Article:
Hugo Chavez's death is a grievous blow to Venezuela's working people, but his importance extends beyond his native country's borders.
His choice of Simon Bolivar for political guide points to an understanding that liberation for one Latin American country requires a continent-wide assertion of independence from the historically malevolent influence of US imperialism.
The Venezuela president's constant references to imperialism are incontrovertible and indeed unexceptionable now, even though only recently, after the demise of the Soviet Union, that term had all but passed into disuse.
Chavez's role in promoting understanding of how imperialism undermines democracy in nominally independent states contributed to the spread of progressive ideas and the election of a new generation of socialist-leaning leaders throughout the region.
The power of the media - from the global heavyweight chains to local mouthpieces of Venezuela's oligarchy - were ranged against the Bolivarian revolution that he inspired.
Its coverage ranged from demonisation to mockery, but Chavez's decision to talk directly to the workers, the poor and dispossessed via his Alo Presidente TV programme enabled him to get his message over.
However, it was awareness of the revolutionary government's achievements that ensured success in all bar one of the electoral campaigns that Chavez and his United Socialist Party (PSUV) contested.
Political life in the region was for decades divided for the most part into Tweedledee and Tweedledum parties that made extravagant pre-polling promises to be ignored after elections.
The poor remained poor, the local oligarchy enriched itself and Latin American ruling politicians pledged devotion to the White House.
Challenges to these rules met with CIA-inspired military coups, direct US intervention or half-century-long blockades, as Cuba has experienced.
President Chavez refused to kow-tow to Washington, for which crime he was deposed in a briefly successful coup instigated by US president George W Bush before an angry popular upsurge encouraged patriotic armed forces to isolate the plotters and reinstate the revolutionary leader.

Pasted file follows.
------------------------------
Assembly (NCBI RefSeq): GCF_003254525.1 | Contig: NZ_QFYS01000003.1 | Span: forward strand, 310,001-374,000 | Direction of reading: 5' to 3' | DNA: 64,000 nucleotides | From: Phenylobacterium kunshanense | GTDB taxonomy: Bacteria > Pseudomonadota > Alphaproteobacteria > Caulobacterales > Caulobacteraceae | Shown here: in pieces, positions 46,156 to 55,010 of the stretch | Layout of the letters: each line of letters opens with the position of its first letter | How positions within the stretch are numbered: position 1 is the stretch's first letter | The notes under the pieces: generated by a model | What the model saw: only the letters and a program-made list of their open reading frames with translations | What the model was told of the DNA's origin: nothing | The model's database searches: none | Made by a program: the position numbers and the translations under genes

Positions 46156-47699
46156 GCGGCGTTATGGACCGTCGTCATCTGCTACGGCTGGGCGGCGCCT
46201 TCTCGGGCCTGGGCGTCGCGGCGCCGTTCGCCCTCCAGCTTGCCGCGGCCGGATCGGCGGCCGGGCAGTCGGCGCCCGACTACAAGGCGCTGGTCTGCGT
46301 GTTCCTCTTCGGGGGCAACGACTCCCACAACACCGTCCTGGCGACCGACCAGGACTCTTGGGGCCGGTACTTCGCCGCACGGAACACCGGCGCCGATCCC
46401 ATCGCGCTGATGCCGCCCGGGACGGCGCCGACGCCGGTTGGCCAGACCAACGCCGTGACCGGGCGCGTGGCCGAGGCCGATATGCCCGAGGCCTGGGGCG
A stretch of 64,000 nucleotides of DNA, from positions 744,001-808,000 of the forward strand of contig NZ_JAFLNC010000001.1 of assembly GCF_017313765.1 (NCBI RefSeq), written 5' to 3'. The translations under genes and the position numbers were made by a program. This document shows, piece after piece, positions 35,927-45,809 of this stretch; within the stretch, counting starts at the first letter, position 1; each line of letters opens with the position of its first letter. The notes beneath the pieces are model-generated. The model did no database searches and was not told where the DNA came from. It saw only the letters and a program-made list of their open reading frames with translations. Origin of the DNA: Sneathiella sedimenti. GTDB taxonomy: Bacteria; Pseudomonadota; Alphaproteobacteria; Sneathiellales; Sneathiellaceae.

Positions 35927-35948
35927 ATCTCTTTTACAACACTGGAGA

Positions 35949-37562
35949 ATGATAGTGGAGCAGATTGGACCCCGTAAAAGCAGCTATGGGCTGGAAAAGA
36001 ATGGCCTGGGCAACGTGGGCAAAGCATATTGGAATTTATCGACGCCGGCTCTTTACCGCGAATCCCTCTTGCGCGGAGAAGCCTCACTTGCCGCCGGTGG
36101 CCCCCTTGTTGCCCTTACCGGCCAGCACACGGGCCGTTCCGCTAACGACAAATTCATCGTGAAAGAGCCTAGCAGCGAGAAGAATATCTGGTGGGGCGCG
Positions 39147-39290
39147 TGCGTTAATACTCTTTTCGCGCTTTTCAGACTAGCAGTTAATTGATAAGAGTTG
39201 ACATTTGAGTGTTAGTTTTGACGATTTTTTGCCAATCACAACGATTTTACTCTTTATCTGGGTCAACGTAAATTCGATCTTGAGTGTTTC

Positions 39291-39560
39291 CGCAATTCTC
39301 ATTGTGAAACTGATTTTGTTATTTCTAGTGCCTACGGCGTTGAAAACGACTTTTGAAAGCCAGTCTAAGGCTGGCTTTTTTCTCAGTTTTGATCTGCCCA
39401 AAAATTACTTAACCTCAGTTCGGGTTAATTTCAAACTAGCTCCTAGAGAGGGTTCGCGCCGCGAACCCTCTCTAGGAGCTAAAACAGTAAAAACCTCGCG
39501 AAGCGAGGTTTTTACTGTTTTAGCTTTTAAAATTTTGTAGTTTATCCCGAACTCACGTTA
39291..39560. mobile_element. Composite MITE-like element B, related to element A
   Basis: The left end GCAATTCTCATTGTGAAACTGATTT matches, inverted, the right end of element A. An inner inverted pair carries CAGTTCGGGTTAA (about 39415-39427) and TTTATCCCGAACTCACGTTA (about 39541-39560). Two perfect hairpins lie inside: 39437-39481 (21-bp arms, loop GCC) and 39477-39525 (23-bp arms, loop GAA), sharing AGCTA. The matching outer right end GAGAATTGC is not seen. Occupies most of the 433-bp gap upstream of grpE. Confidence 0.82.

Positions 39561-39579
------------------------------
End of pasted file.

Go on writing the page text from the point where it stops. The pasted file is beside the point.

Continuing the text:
The next ploy for the right was to unleash a "strike" by senior managers and technicians at the publicly owned PDVSA oil company to deprive the government of finance.
It was defeated, opening the way for revolutionary change in Venezuela's trade union movement and putting PDVSA at the heart of financing the Bolivarian "missions" that deliver essential services to the poor and needy.
Chavez and the movement around him have been able to weather each attack against them and to use it as a springboard to mobilise further revolutionary change.
The defeat of the 2002 coup against the president facilitated the retirement of pro-imperialist military officers just as economic sabotage by banks and transnational oil companies has provided justification for extending public ownership.
Chavez's opponents portray such acts as indicative of dictatorial tendencies although his commitment to democracy was total, as in his acceptance without question of a negative popular response to a referendum on presidential term limits.
Venezuela's moneyed elite has obsessed about the president's health, holding demonstrations to demand "the truth" and pushing for another election, despite being comprehensively trounced in October.
Chavez's comrade in arms Nicolas Maduro will sport the Bolivarian colours in the contest to replace him and continue in his footsteps.
The president's life has been cruelly cut short, which is a tragedy for his family, for Venezuela and us all.
The revolutionary is dead, but the revolution is alive and kicking, as Maduro's election will indicate next month.
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